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I understand that the concept of an average of a data list means finding a certain value 'x', which ensures that the sum of the deviations of the numbers on the left of 'x' and on the right of 'x' yields the value 0. Assume we are given the values 2,6,9 and 12. I label these values from left to right in the sequence I have provided as: a,b,c and d respectively. The definition of finding these values' average (let's call this average value 'x') in mathematical form is:

$${(x - a) + (x - b) = -(x - c) - (x - d)}$$

So this equation can be reduced to:

$$\Large x = \frac{(a + b + c + d)}{4}$$

This will provide you with the value for the average of any number of values. Similarly there is a formula in physics that calculates the average velocity from a graph by dividing the sum of the initial and final velocities by 2.

$$\Large\frac{v_f + v_i}{2} = \bar{v}$$

There is also another formula which calculates the average velocity from a graph by calculating the slope of the line through two points on the graph. This is done by dividing the change in position by the change in time:

$$\Large \frac{x_f - x_i}{t_f - t_i} = \bar{v}$$

I can understand the third equation from the top of the page, as I can understand this calculation of average velocity in terms of what I explained in the first two equations from the top of the page. I am unable to reconcile the calculation of the average of velocities as seen in the last equation with the method as listed above in the first two equations. Can someone help me solve this dilemma?

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  • $\begingroup$ One thing, the first two equations tell a different tale. They are written for discrete data, while the velocity of an object w.r.t time is a continuous data. You can derive last equation from the generalization of first two. Whereas, the third equation is a special case of the last, when the acceleration is constant. Hope that helps! $\endgroup$ – Cheeku Mar 4 '13 at 12:07
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  1. The temporally weighted average velocity $\bar{v}$ is defined as $$\tag{1} \bar{v} ~=~ \frac{\int_{t_i}^{t_f}\! dt~ v(t) }{\int_{t_i}^{t_f}\! dt} ,$$ where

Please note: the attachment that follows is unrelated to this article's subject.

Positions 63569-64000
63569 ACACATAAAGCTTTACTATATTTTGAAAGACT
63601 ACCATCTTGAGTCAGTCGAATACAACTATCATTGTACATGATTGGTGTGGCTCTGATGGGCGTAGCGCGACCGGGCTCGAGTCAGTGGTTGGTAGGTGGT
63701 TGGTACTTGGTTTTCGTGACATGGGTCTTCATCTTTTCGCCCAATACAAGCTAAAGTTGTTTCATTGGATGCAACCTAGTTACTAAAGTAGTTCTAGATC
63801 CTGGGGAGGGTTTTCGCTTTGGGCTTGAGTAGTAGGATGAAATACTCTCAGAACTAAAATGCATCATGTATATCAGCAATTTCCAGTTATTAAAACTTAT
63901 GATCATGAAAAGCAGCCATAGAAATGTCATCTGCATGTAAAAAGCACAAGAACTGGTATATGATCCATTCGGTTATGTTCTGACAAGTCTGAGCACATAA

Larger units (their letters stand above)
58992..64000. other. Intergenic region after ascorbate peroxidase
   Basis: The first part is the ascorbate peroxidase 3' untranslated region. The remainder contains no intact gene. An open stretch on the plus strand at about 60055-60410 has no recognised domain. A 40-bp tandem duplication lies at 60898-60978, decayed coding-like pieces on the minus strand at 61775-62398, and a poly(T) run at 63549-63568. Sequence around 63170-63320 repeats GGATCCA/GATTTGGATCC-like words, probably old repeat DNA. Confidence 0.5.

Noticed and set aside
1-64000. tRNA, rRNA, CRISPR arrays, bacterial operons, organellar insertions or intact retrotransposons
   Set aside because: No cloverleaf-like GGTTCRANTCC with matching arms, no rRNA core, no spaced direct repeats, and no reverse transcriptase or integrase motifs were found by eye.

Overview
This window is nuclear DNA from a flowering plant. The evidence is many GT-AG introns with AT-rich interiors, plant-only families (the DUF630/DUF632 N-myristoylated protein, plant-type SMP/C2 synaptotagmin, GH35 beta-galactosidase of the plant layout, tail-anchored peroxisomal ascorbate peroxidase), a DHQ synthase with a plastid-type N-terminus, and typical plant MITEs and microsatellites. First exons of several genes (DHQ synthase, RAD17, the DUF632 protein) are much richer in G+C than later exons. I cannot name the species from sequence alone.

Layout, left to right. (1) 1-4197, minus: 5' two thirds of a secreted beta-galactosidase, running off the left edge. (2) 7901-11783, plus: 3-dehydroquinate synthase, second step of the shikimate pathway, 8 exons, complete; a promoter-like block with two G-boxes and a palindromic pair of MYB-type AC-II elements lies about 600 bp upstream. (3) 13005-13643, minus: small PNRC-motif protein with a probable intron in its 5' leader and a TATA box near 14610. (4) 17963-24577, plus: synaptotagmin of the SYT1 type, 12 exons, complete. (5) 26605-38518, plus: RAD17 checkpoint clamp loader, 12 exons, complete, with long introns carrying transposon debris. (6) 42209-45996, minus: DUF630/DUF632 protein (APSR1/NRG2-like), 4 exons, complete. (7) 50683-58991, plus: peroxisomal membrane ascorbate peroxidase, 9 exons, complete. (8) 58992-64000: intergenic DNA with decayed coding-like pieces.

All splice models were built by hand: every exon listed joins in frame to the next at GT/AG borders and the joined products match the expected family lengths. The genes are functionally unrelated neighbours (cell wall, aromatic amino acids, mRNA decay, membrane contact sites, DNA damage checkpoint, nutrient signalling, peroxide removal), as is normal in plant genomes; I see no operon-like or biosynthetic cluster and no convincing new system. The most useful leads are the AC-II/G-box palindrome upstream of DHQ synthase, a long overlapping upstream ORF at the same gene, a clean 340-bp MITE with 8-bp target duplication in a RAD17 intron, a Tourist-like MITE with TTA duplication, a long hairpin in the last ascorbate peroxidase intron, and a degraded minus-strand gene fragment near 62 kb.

$$\tag{2} v(t) ~:=~ \frac{dx(t)}{dt}$$ is the instantaneous velocity at instant $t\in[t_i,t_f]$. By use of elementary integration and differentiation calculus, equation (1) can also be written as $$\tag{3} \bar{v} ~=~ \frac{\Delta x }{\Delta t } ,$$ where $\Delta x:=x_f-x_i$ and $\Delta t:=t_f-t_i$.

  2. If the instantaneous acceleration $$\tag{4} a(t) ~:=~ \frac{dv(t)}{dt} $$ is constant in time, then it is possible to prove that the equation (1) can be rewritten as $$\tag{5} \bar{v} ~=~ \frac{v_f+v_i}{2} .$$ Can you see how the proof goes?

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I think your problem is that your two calculations for the average velocity are different and will generally return different values.

For example, suppose I travel 100 metres in 100 seconds the your third equation gives my average speed as 1 m/sec, and I guess most of us will find this a reasonable way to calculate the average. However suppose I told you that I travelled the first 99 metres at 0.991 m/sec and the last metre at 9.91 m/sec i.e. $v_i$ = 0.991 and $v_f$ = 9.91. If you work out my travel time it still adds up to 100 seconds, so I still travelled 100 metres in 100 seconds. However your second equation would give the average velocity as 5.45 m/sec. The problem with the second equation is that it gives the same weight to the two velocities even though I was travelling at the faster velocity for only a very short time.

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  • $\begingroup$ But I was reading in a physics book about the derivation of the equations of motion, where the author equates the first equation for calculating average velocity to the second equation for calculating average velocity. $\endgroup$ – Ram Sidharth Mar 4 '13 at 12:22
  • $\begingroup$ The second and third equations will give the same result if the acceleration is constant, but only if the acceleration is constant. $\endgroup$ – John Rennie Mar 4 '13 at 15:32

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